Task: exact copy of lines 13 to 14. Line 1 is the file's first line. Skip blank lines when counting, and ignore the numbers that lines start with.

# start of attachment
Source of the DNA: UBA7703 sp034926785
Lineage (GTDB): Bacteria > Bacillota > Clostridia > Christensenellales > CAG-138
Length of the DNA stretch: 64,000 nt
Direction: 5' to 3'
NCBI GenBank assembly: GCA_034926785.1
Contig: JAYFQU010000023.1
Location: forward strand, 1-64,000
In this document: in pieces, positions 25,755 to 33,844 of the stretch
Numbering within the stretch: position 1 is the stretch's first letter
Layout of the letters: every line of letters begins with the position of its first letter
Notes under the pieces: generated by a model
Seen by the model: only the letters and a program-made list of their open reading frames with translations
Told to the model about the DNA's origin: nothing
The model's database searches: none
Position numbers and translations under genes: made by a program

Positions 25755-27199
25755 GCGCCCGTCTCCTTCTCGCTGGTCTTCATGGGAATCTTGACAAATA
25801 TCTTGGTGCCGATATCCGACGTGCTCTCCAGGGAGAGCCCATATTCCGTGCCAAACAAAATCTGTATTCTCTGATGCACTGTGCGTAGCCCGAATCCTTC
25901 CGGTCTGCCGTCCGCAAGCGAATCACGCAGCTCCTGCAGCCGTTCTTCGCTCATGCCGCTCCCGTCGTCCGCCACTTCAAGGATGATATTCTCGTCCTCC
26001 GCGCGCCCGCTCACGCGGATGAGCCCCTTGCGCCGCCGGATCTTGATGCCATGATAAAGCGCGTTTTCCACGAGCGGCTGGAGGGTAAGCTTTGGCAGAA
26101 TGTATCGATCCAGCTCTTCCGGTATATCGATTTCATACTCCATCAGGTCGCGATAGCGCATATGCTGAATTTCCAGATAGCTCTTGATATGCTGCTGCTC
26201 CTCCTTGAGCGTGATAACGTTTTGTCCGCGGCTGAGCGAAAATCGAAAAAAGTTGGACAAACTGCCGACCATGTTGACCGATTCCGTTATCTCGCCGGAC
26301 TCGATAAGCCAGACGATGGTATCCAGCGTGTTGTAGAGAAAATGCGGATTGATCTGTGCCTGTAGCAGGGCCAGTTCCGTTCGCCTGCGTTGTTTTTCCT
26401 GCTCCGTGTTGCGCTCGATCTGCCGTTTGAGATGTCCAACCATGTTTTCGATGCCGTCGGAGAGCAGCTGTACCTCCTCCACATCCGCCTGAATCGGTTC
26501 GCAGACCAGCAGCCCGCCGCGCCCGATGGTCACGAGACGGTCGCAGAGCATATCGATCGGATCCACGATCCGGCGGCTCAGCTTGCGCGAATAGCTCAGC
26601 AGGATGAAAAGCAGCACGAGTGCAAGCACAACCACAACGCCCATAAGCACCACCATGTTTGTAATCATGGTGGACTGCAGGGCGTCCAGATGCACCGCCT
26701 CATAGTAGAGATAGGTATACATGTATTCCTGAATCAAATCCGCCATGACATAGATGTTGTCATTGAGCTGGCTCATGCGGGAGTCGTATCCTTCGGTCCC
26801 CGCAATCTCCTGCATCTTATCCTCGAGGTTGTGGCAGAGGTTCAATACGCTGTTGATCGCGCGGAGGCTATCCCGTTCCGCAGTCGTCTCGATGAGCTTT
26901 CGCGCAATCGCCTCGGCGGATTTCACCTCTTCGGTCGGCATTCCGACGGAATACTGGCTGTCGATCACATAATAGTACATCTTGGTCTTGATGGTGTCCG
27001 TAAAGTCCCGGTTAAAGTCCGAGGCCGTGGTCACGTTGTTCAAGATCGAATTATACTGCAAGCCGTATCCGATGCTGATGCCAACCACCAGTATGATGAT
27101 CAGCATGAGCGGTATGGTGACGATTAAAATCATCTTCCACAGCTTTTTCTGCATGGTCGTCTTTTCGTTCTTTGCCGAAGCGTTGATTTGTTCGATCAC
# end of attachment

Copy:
Told to the model about the DNA's origin: nothing
The model's database searches: none